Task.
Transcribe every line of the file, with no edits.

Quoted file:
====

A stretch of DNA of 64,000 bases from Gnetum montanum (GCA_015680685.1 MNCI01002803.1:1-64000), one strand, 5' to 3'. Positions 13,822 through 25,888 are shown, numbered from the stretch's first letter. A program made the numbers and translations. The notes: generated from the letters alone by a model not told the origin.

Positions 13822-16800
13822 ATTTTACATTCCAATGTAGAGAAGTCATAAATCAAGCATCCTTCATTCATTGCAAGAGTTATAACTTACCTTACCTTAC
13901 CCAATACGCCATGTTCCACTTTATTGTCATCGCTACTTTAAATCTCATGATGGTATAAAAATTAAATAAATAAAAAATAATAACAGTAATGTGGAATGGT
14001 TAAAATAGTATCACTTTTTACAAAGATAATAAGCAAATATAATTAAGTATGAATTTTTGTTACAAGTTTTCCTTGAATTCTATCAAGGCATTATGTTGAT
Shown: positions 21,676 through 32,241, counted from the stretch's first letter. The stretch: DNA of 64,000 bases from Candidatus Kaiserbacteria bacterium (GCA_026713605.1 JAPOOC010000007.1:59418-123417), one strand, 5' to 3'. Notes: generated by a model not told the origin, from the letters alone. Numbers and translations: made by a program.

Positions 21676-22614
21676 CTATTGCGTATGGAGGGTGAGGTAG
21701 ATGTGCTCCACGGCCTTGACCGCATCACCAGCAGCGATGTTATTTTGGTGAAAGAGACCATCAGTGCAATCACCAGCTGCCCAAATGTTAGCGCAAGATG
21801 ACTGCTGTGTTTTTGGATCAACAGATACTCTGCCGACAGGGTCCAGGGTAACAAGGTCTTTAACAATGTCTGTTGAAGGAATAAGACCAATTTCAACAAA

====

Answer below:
A stretch of DNA of 64,000 bases from Gnetum montanum (GCA_015680685.1 MNCI01002803.1:1-64000), one strand, 5' to 3'. Positions 13,822 through 25,888 are shown, numbered from the stretch's first letter. A program made the numbers and translations. The notes: generated from the letters alone by a model not told the origin.

Positions 13822-16800
13822 ATTTTACATTCCAATGTAGAGAAGTCATAAATCAAGCATCCTTCATTCATTGCAAGAGTTATAACTTACCTTACCTTAC
13901 CCAATACGCCATGTTCCACTTTATTGTCATCGCTACTTTAAATCTCATGATGGTATAAAAATTAAATAAATAAAAAATAATAACAGTAATGTGGAATGGT
14001 TAAAATAGTATCACTTTTTACAAAGATAATAAGCAAATATAATTAAGTATGAATTTTTGTTACAAGTTTTCCTTGAATTCTATCAAGGCATTATGTTGAT
Shown: positions 21,676 through 32,241, counted from the stretch's first letter. The stretch: DNA of 64,000 bases from Candidatus Kaiserbacteria bacterium (GCA_026713605.1 JAPOOC010000007.1:59418-123417), one strand, 5' to 3'. Notes: generated by a model not told the origin, from the letters alone. Numbers and translations: made by a program.

Positions 21676-22614
21676 CTATTGCGTATGGAGGGTGAGGTAG
21701 ATGTGCTCCACGGCCTTGACCGCATCACCAGCAGCGATGTTATTTTGGTGAAAGAGACCATCAGTGCAATCACCAGCTGCCCAAATGTTAGCGCAAGATG
21801 ACTGCTGTGTTTTTGGATCAACAGATACTCTGCCGACAGGGTCCAGGGTAACAAGGTCTTTAACAATGTCTGTTGAAGGAATAAGACCAATTTCAACAAA